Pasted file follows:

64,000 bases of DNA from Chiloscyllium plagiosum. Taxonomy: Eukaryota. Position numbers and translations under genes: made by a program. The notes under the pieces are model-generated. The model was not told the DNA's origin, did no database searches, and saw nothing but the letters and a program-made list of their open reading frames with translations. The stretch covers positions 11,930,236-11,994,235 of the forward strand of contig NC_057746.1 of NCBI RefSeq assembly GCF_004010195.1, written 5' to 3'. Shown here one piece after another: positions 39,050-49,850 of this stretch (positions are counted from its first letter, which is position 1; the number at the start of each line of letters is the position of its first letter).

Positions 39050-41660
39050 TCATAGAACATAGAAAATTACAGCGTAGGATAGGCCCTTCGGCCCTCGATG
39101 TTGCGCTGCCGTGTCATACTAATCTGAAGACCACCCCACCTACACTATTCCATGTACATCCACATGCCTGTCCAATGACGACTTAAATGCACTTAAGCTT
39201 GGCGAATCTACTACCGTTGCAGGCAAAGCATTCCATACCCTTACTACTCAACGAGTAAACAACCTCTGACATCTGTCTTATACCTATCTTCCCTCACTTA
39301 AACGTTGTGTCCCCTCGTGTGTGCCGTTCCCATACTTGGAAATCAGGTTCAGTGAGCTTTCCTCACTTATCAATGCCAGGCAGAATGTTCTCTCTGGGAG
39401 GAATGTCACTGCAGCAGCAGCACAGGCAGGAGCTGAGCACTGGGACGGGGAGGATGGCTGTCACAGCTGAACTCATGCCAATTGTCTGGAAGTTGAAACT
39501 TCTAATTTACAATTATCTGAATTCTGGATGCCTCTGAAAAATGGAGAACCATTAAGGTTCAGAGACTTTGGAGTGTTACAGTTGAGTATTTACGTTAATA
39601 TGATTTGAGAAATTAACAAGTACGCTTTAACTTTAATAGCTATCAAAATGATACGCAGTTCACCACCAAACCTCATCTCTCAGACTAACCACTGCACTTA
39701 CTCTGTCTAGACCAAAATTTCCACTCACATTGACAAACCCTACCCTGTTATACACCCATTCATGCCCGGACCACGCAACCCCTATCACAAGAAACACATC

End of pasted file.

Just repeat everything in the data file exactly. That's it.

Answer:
64,000 bases of DNA from Chiloscyllium plagiosum. Taxonomy: Eukaryota. Position numbers and translations under genes: made by a program. The notes under the pieces are model-generated. The model was not told the DNA's origin, did no database searches, and saw nothing but the letters and a program-made list of their open reading frames with translations. The stretch covers positions 11,930,236-11,994,235 of the forward strand of contig NC_057746.1 of NCBI RefSeq assembly GCF_004010195.1, written 5' to 3'. Shown here one piece after another: positions 39,050-49,850 of this stretch (positions are counted from its first letter, which is position 1; the number at the start of each line of letters is the position of its first letter).

Positions 39050-41660
39050 TCATAGAACATAGAAAATTACAGCGTAGGATAGGCCCTTCGGCCCTCGATG
39101 TTGCGCTGCCGTGTCATACTAATCTGAAGACCACCCCACCTACACTATTCCATGTACATCCACATGCCTGTCCAATGACGACTTAAATGCACTTAAGCTT
39201 GGCGAATCTACTACCGTTGCAGGCAAAGCATTCCATACCCTTACTACTCAACGAGTAAACAACCTCTGACATCTGTCTTATACCTATCTTCCCTCACTTA
39301 AACGTTGTGTCCCCTCGTGTGTGCCGTTCCCATACTTGGAAATCAGGTTCAGTGAGCTTTCCTCACTTATCAATGCCAGGCAGAATGTTCTCTCTGGGAG
39401 GAATGTCACTGCAGCAGCAGCACAGGCAGGAGCTGAGCACTGGGACGGGGAGGATGGCTGTCACAGCTGAACTCATGCCAATTGTCTGGAAGTTGAAACT
39501 TCTAATTTACAATTATCTGAATTCTGGATGCCTCTGAAAAATGGAGAACCATTAAGGTTCAGAGACTTTGGAGTGTTACAGTTGAGTATTTACGTTAATA
39601 TGATTTGAGAAATTAACAAGTACGCTTTAACTTTAATAGCTATCAAAATGATACGCAGTTCACCACCAAACCTCATCTCTCAGACTAACCACTGCACTTA
39701 CTCTGTCTAGACCAAAATTTCCACTCACATTGACAAACCCTACCCTGTTATACACCCATTCATGCCCGGACCACGCAACCCCTATCACAAGAAACACATC